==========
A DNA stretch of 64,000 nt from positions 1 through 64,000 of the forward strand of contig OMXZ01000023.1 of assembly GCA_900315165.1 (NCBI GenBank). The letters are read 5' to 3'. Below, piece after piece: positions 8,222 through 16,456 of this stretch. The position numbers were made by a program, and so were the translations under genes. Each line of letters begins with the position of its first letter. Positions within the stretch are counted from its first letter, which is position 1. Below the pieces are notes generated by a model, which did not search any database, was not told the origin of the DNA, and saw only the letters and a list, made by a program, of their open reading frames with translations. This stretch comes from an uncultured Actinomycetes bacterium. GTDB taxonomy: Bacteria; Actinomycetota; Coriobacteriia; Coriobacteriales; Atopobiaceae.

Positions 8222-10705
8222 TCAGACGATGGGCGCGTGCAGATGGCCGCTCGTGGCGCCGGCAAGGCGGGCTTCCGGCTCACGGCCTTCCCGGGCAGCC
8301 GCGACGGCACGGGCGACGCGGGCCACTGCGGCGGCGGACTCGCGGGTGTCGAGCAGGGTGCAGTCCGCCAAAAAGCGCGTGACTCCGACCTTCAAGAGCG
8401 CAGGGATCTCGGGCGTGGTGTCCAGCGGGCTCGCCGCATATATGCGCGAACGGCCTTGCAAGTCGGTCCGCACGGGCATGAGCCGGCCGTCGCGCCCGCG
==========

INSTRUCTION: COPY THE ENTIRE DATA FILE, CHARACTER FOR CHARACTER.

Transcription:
A DNA stretch of 64,000 nt from positions 1 through 64,000 of the forward strand of contig OMXZ01000023.1 of assembly GCA_900315165.1 (NCBI GenBank). The letters are read 5' to 3'. Below, piece after piece: positions 8,222 through 16,456 of this stretch. The position numbers were made by a program, and so were the translations under genes. Each line of letters begins with the position of its first letter. Positions within the stretch are counted from its first letter, which is position 1. Below the pieces are notes generated by a model, which did not search any database, was not told the origin of the DNA, and saw only the letters and a list, made by a program, of their open reading frames with translations. This stretch comes from an uncultured Actinomycetes bacterium. GTDB taxonomy: Bacteria; Actinomycetota; Coriobacteriia; Coriobacteriales; Atopobiaceae.

Positions 8222-10705
8222 TCAGACGATGGGCGCGTGCAGATGGCCGCTCGTGGCGCCGGCAAGGCGGGCTTCCGGCTCACGGCCTTCCCGGGCAGCC
8301 GCGACGGCACGGGCGACGCGGGCCACTGCGGCGGCGGACTCGCGGGTGTCGAGCAGGGTGCAGTCCGCCAAAAAGCGCGTGACTCCGACCTTCAAGAGCG
8401 CAGGGATCTCGGGCGTGGTGTCCAGCGGGCTCGCCGCATATATGCGCGAACGGCCTTGCAAGTCGGTCCGCACGGGCATGAGCCGGCCGTCGCGCCCGCG